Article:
Germany’s gender pay gap was under 20% for the first time in 2019. This was an exciting accomplishment for Germany. However, it is still not adequate.
Right now Germany’s pay gap is at 19.2%. This is higher than the EU average gap, which is 14.1%. Germany has one of the highest gaps in all of Europe. In comparison, the United State’s pay gap is around 17.%. This gap is the result of long standing biases toward women that has been ingrained in Germany’s culture. Thankfully, Germany is on their way to making a change.
A new contract in Germany has been agreed upon by a new coalition under Olaf Scholz.This coalition is between the SPD, Greens, and FDP. It is a very long 178 page document with tons of new policies that they plan on implementing.
Through this coalition, Germany is aiming to close this pay gap. Additionally, Germany wants to increase wage transparency since many people in Germany have been very reluctant to discuss pay in the past. This would enforce a new rule for employers which would force them to publish their wages and report any gaps they may have. Additionally, if employers do report findings of having a wage gap, they will be required to attempt to close them. To enforce this, if employers do not cooperate they can be fined.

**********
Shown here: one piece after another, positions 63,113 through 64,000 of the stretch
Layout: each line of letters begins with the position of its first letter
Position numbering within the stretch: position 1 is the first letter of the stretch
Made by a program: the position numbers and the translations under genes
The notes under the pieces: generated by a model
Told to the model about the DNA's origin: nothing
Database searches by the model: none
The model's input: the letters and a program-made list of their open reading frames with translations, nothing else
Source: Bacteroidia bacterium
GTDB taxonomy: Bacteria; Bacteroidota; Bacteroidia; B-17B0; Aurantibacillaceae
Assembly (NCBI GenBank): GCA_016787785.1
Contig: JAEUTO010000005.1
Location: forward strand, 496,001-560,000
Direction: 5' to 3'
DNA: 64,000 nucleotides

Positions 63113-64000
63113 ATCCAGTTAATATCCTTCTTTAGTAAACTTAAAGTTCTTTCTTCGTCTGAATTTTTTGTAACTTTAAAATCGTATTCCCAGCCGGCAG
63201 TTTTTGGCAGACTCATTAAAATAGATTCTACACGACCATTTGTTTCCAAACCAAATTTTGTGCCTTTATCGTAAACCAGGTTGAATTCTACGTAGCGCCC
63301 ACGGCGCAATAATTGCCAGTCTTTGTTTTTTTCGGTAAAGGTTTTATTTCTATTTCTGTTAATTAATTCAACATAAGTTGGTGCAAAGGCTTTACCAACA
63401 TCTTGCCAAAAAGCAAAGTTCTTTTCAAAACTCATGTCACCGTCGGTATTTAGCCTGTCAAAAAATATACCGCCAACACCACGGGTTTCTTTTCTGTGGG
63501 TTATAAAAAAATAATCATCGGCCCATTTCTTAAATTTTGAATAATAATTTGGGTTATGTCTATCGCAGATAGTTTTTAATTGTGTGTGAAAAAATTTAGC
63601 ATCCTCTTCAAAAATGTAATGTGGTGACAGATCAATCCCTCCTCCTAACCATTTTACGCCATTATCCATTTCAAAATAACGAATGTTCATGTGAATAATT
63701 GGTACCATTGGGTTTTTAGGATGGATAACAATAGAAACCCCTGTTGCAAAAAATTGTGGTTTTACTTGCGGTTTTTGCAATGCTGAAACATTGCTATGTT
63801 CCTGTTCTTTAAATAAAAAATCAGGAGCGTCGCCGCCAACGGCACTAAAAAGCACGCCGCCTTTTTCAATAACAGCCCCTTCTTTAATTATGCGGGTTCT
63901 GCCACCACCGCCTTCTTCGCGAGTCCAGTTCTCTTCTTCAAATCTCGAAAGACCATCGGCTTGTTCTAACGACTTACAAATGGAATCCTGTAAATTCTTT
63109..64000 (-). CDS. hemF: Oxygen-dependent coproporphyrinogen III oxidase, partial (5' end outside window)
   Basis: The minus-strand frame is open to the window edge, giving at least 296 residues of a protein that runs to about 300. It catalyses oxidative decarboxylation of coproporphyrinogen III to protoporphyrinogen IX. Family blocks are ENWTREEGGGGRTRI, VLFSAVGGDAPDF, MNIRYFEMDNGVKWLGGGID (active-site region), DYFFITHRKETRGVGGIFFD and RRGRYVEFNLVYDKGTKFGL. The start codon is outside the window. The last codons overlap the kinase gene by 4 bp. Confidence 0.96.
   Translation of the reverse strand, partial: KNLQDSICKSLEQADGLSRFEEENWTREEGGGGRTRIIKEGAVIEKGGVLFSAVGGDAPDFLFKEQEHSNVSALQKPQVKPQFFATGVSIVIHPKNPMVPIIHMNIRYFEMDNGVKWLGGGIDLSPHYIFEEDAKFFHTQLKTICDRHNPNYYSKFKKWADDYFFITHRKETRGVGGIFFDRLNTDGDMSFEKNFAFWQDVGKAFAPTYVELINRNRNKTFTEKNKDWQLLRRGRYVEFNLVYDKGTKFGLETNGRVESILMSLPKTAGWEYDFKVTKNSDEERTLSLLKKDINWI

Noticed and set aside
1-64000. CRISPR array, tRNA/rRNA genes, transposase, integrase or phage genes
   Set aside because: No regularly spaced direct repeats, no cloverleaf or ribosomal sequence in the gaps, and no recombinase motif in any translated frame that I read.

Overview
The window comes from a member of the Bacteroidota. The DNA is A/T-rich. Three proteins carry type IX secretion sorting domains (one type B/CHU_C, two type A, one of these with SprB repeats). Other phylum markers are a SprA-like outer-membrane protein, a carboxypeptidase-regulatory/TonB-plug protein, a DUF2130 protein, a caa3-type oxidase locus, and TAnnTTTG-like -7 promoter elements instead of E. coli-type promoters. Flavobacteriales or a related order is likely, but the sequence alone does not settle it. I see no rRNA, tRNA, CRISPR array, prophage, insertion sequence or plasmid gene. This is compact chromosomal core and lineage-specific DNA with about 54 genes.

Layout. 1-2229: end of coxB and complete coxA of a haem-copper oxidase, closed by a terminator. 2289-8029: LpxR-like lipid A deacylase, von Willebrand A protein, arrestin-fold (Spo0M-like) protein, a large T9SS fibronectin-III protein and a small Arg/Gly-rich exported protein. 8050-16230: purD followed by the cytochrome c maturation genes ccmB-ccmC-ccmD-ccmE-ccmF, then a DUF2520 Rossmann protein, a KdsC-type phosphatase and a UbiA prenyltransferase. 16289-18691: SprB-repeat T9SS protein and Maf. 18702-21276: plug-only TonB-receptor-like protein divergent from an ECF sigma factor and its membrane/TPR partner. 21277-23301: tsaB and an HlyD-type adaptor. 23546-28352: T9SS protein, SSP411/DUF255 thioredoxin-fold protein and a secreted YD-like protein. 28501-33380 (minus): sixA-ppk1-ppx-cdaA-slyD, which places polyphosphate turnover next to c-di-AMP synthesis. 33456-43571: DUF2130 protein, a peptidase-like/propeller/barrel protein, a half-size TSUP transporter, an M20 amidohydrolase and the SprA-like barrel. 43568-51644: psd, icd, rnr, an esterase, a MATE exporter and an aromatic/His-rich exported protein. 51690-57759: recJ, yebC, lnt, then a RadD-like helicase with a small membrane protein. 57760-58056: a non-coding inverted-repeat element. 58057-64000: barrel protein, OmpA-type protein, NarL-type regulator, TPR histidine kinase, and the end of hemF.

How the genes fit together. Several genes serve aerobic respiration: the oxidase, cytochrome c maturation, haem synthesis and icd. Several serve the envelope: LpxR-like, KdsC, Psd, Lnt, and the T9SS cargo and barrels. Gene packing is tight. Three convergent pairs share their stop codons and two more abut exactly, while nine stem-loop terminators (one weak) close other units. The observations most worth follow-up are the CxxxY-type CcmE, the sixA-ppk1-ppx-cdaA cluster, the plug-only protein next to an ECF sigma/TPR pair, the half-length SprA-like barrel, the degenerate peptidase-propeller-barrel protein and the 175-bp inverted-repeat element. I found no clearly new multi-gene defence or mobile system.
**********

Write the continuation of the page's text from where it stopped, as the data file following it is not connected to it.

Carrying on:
“We want to close the pay gap between women and men”– Traffic-Light Coalition
In addition to the initiative to close the pay gap, they have big plans to modernize their economy. Germany is increasing their minimum wage and making strides toward becoming more green.
Despite having one of the widest pay gaps throughout Europe, Germany is also one of the countries who are taking the most action. This new contract and coalition will change the lives of everyone in Germany. This contract is a huge step forward for Germany. They have long been behind the curve and are now taking the necessary steps to change the past. They are truly striving for change and are hell-bent on creating a better country for Germany’s citizens.
Fun Facts: This coalition may also include changing the voting age to 16, legalizing marijuana (which will make Germany the first European country to do so), allowing dual citizenship, and increasing immigration. Learn more.